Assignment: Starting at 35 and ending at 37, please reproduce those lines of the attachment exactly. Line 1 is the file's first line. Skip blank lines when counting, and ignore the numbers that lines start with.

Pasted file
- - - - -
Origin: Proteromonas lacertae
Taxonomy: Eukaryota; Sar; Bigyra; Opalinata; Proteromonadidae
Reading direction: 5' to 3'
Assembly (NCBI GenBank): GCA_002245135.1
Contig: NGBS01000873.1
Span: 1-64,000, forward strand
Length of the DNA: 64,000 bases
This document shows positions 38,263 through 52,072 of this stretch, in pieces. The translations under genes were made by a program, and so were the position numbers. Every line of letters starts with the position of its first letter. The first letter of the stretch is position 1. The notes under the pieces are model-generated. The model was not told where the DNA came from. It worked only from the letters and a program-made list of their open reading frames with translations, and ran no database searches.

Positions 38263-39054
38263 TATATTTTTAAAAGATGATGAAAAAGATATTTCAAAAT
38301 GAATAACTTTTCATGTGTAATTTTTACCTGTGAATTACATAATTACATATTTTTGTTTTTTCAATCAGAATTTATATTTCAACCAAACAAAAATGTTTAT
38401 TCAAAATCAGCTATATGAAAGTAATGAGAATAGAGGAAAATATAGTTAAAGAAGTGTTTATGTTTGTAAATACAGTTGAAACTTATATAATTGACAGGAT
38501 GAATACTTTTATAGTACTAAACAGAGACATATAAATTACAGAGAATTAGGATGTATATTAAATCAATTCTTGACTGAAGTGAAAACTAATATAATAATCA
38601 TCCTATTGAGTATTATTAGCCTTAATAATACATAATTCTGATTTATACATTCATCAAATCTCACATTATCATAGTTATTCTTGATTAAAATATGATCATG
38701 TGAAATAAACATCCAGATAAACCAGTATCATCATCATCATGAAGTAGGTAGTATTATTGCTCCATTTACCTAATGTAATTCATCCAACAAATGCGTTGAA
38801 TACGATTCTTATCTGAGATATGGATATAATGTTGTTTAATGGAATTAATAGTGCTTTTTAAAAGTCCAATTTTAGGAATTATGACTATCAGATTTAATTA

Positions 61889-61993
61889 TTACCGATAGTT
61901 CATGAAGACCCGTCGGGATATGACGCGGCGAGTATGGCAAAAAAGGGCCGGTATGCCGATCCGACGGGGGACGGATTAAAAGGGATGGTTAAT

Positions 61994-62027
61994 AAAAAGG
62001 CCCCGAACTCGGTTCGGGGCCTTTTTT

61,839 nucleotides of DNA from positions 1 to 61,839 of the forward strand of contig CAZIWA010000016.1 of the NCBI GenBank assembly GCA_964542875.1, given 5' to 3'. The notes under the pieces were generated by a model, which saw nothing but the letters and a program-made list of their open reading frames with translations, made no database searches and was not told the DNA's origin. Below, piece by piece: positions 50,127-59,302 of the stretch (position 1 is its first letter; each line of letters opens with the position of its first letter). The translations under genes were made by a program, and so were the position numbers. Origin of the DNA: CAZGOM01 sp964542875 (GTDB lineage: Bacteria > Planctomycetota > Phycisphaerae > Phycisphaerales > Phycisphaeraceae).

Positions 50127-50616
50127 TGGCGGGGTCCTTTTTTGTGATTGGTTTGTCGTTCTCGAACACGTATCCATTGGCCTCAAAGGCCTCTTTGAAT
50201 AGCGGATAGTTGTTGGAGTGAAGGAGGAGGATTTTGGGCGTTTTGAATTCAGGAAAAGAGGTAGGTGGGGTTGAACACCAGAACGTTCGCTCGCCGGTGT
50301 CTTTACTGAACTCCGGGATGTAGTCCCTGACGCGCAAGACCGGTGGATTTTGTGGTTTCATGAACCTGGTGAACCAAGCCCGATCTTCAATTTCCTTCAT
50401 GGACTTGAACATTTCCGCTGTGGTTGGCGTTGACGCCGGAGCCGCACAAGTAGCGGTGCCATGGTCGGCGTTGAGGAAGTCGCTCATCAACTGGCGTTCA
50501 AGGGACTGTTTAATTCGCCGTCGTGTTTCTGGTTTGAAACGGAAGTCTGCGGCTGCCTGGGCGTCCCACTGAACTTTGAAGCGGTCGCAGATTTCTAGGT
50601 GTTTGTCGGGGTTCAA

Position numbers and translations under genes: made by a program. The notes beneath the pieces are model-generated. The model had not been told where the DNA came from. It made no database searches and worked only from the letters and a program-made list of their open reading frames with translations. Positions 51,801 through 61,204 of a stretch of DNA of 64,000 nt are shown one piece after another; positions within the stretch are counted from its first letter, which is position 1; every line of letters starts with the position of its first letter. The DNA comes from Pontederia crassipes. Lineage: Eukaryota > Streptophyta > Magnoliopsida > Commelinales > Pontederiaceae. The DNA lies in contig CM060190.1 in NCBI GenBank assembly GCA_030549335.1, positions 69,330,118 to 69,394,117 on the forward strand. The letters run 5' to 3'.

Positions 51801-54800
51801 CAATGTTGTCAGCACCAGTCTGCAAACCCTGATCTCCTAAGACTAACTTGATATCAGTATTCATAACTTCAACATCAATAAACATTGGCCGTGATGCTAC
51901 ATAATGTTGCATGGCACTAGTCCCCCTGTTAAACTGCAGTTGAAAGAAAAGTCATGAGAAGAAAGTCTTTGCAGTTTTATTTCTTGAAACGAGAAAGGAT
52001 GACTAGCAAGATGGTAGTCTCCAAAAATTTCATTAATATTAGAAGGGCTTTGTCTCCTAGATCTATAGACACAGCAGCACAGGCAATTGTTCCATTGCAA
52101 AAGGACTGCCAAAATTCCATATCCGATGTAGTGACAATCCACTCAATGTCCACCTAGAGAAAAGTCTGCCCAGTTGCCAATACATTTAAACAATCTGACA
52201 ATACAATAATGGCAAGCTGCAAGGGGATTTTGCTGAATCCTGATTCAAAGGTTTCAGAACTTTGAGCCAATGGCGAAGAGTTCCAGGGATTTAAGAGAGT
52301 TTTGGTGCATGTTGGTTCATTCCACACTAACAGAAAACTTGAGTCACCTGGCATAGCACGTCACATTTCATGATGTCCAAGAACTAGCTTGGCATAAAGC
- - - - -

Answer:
52001 GACTAGCAAGATGGTAGTCTCCAAAAATTTCATTAATATTAGAAGGGCTTTGTCTCCTAGATCTATAGACACAGCAGCACAGGCAATTGTTCCATTGCAA
52101 AAGGACTGCCAAAATTCCATATCCGATGTAGTGACAATCCACTCAATGTCCACCTAGAGAAAAGTCTGCCCAGTTGCCAATACATTTAAACAATCTGACA
52201 ATACAATAATGGCAAGCTGCAAGGGGATTTTGCTGAATCCTGATTCAAAGGTTTCAGAACTTTGAGCCAATGGCGAAGAGTTCCAGGGATTTAAGAGAGT